“We also prefer the small to mid-sized companies over blue chips because we are worried about the impact of ETFs on blue chips and they are one reason why volatility will stay higher in blue chips,” he said.
“I’ve experienced some crisis as an active manager and I think the ETFs will be a bad surprise. Sometimes we have one position in micro caps as they’re not covered as much as blue chips and the in and out flows are not so dependent on the ETFs.”
Tech fund returns
The JP Morgan US Technology fund had has returned 67.1% over the three years to 30 June 2018, compared to the tech equity sector at 43.9%.
Ausfelder also said that IT was the place to be due to the sector’s growth. He said his increase in US exposure was through the GuardCap Global Equity Fund that has a 28.5% allocation towards information technology. The fund also has its highest country weighting towards the US at 69%.
GuardCap Global Equity fund v sector three years to 30 June 2018
Source: FE Analytics
The GuardCap Global Equity fund has returned 46.2% over the three years to 30 June 2018 beating its international equity sector at 13.2%.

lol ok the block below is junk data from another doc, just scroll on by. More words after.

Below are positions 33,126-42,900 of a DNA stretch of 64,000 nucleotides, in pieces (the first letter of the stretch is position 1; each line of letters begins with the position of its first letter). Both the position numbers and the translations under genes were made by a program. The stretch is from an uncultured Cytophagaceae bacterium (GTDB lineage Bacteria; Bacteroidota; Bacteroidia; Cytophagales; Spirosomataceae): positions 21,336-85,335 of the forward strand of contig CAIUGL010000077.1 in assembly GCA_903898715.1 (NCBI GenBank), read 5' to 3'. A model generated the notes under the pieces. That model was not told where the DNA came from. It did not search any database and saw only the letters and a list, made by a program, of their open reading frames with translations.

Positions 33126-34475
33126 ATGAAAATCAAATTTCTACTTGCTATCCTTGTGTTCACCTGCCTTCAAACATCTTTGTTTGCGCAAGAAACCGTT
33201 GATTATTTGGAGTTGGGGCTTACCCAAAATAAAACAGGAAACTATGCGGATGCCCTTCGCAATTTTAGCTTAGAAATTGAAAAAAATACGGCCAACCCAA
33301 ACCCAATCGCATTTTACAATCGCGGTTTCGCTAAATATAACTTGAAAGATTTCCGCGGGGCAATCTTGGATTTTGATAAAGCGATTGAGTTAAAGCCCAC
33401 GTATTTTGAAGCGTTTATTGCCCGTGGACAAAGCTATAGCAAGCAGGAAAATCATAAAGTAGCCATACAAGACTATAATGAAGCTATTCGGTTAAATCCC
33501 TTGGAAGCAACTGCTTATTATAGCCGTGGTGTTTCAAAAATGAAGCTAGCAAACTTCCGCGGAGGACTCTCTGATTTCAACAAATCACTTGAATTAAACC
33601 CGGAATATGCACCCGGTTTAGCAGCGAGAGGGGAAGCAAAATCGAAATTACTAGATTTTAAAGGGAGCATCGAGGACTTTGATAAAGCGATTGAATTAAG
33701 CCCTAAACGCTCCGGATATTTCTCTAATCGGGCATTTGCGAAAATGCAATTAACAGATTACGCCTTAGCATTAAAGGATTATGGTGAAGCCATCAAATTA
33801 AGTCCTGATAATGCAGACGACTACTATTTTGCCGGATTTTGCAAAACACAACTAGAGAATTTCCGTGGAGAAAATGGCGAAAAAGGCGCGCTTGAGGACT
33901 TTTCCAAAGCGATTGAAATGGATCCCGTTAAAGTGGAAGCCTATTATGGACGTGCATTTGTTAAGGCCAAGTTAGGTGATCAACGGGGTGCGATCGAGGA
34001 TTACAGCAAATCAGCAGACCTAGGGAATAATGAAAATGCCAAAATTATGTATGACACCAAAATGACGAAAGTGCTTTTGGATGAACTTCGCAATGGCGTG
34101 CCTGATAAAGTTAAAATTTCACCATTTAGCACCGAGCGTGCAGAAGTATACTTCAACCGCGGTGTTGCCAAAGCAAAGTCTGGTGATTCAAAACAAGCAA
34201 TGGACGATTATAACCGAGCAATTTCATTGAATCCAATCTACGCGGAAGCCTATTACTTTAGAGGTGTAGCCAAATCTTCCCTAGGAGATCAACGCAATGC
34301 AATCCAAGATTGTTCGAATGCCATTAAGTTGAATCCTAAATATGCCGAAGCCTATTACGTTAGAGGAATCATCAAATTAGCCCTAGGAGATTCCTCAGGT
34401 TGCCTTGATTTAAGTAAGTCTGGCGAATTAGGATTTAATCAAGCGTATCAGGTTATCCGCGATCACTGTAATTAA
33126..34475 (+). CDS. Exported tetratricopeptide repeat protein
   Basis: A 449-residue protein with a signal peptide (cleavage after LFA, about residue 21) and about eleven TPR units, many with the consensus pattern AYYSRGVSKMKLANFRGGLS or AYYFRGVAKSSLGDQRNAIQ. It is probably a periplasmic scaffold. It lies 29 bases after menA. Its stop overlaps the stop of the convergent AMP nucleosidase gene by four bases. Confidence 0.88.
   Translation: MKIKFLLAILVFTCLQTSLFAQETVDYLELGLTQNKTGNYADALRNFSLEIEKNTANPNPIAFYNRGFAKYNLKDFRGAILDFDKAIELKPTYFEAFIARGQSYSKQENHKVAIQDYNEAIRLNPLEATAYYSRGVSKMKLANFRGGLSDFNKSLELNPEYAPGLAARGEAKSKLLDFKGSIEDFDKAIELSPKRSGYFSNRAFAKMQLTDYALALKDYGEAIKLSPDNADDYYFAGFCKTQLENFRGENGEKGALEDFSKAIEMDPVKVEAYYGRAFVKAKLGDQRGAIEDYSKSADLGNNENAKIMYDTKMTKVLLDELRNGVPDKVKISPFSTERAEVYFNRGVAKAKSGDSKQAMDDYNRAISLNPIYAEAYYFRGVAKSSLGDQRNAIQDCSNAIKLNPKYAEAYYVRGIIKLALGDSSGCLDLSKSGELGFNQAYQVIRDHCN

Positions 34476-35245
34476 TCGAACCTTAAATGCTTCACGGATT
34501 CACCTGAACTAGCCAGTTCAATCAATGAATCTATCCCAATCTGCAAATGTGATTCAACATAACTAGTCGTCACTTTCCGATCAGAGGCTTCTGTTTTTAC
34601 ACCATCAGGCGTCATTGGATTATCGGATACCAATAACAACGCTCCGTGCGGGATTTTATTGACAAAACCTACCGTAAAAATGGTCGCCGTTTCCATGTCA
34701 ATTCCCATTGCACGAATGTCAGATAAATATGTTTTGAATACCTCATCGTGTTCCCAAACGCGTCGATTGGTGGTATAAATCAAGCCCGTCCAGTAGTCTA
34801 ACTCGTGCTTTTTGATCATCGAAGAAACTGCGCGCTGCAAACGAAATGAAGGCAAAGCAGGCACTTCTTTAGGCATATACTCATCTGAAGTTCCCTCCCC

Ausfelder also said he had increased his passive holdings for US equities with an S&P 500 ETF.
“Outperformance is not easy in a very efficient market like US equities, so having the ETF creates a mixture of risk so we have one hard active US equity fund and one passive fund,” he said.
“However, with ETFs you have to decide on whether you believe in the trend of tech as most of the money is going there.”
Quality for late cycle
According to JP Morgan Asset Management global market strategist, Nandini Ramakrishnan, the US is pulling ahead of other geographies in terms of GDP and was expected to grow 3%, while the rest of the world is tipped for 1-2% growth.
Ramakrishnan noted that, while things were going well in the country and growth was robust, there were risks, largely that the general economic cycle is ending and some pricing within the equity market was very high.
“As we think about later cycle mentality and a playbook for when US growth slows down, quality as a factor is key,” she said.
“It (quality companies) tend to outperform in times of US recession and is one area that might not have been a focus when the synchronised recovery was in full force and we were in early mid-cycle but now a bit more focus on quality stocks is appropriate.”
On tech, Ramakrishnan said valuations for some firms were quite high and it was tricky to see the upside during this late stage of the economic cycle.
“I wouldn’t say that as a sector that it screams an attractive opportunity, it is dependent on the company itself and how it is geared into global forces,” she said.
Value in non-FAANG market
Dublin-based boutique investment manager KBI Global Investors chief investment officer, Noel O’Halloran, said while there were good reasons to be positive on the US in terms of the economy, inflation, and the Fed’s decisions, he did not see the US being more attractive than other geographies.